ABC‘s Agents of S.H.I.E.L.D. Pilot TV Show Review. Agents of S.H.I.E.L.D.: Season 1, Episode 1: Pilot is a direct spin-off of the big screen blockbuster Avengers movie. Having inherited The Avengers‘ fan favorite writer/ director, Joss Whedon, Agents of S.H.I.E.L.D. certainly had the wind to its back on its the way to the small screen. Its debut meant turning into that wind and facing an expectant audience.
An opening monologue, referencing the events of the film and complete with glimpses of its action, provided a set up that may very well be the overall theme for the series. Basically, the cat was out of the bag regarding superheroes, the Genie was out of the bottle regarding the new level of threats faced, and shadow operatives, out to put them both back, had their work cut out for them. To underscore that point, an upper story apartment explosion and fire had prompted a single father at the scene into a superhuman rescue. This feat is captured on multiple phone-cams. The would-be hero retrieved his son and slipped away into the crowd but one witness was close enough to see and record his face (he was wearing a hoodie.)
From there, we were taken to France, for a formal introduction to a “shadow operative” at work. All at once, we got a crash course in the gadgetry, stunt choreography, and flip humor that may (hopefully) be the hallmark of the series. The operative introduced, Grant Ward (Brett Dalton), was an agent of S.H.I.E.L.D. (Strategic Homeland Intervention, Enforcement & Logistics Division) and by retrieving an item of alien design left over from the big screen “battle of NYC,” he was granted a security level upgrad by Special Agent Maria Hill (Cobie Smulders). That upgrade came with a perk as important to fans of the Marvel joint universe films as it was to Agent Ward.
Special Agent Phil Coulson (Clark Gregg), the hardest working character of the joint universe and last seen as a fatality at the hands of Loki, was alive. Apparently, his death was such an effective rallying tool in bringing The Avengers together that Nick Fury saw it fit to keep him dead to anyone below a certain security clearance (meaning agent Ward was now privy to things even the Avengers shouldn’t know). Coulson set Ward up with a team of scientific wunderkinds, Leo Fitz (Iain De Caestecker) and Jemma Simmons (Elizabeth Henstridge), while he convinced another agent, Melinda May (Ming-Na Wen), to leave self-imposed desk duty exile, and get back to field work but on condition that she only drives “The Bus.” “The Bus” turned out to be a heavily modified C5 Galaxy transport plane (or it might have been a C17 but between the show’s budget and Coulson’s secret status, it’s only natural the Heli-carrier wouldn’t be available). Once they were underway, Project Centipede, a program that apparently granted superhuman abilities to normal people, was first mentioned; but The Rising Tide, a group of super hackers that had been meddling in S.H.I.E.L.D. superhuman operations and keeping a step ahead, was declared their immediate objective.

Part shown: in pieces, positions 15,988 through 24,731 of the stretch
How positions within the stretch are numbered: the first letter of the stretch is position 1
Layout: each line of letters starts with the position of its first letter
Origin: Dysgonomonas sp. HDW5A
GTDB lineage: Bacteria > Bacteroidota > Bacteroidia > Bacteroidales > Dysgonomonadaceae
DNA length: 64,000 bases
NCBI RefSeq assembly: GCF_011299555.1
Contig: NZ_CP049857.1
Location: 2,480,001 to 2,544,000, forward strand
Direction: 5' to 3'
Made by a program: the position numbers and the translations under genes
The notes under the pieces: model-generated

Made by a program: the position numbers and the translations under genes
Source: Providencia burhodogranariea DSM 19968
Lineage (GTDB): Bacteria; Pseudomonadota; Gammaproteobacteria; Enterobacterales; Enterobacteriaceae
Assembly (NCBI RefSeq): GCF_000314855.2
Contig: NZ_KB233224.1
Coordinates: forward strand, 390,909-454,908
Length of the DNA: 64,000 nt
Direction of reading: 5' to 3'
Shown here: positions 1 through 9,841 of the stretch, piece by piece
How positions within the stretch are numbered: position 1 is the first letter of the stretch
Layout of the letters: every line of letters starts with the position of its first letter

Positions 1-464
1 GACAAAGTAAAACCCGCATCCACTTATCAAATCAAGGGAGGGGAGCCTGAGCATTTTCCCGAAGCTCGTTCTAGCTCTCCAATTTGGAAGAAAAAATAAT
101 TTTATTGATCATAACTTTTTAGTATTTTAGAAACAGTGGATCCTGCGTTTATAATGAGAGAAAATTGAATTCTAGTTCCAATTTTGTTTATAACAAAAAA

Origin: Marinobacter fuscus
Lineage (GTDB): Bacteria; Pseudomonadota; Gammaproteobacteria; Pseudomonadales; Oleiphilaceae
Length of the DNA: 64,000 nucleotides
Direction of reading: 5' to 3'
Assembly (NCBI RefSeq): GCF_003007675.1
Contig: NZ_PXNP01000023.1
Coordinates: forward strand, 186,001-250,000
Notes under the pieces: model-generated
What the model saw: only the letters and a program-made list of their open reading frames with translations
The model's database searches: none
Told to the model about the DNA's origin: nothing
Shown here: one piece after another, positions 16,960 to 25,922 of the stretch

About that time, Mike (J. August Richards), the hooded hero from the earlier fire rescue, was being stalked by Skye (Chloe Bennet), the woman that saw his face. When she finally confronted him in a diner it was to warn him about S.H.I.E.L.D. rounding up super beings and advised him to embrace the role of the classic superhero, if only to become too public a figure for S.H.I.E.L.D. to “disappear.” Mike had real world problems, like being a jobless single father, to worry about and walked away from Skye’s offers of assistance. As it turned out, Skye was The Rising Tide – in its entirety, having gone from superhero groupie to conspiracy nut, due to what she saw as S.H.I.E.L.D.’s M.I.B. styled cleanup of NYC after the events of The Avengers. Unfortunately for Skye, Coulson & Co. caught up to her almost immediately after her alter-ego was revealed.
For the next act, Skye is debriefed while Mike confronted his former boss, hoping to get his old job back through his strength and endurance. Rejection triggered a deluded embracing of Skye’s comic book arch-typing and Mike attacked the foreman as a “hero” taking down the “bad guy.” Skye’s debriefing turned out to be a recruitment effort (through very unconventional means by Caulson) and once she was in the fold, the circumstances of the first act’s explosion were revealed. By the time the nature and source of Mike’s powers were revealed (part of Project Centipede), so was his connection to the woman he rescued. Mike had now completely bought into a comic book fantasy scenario.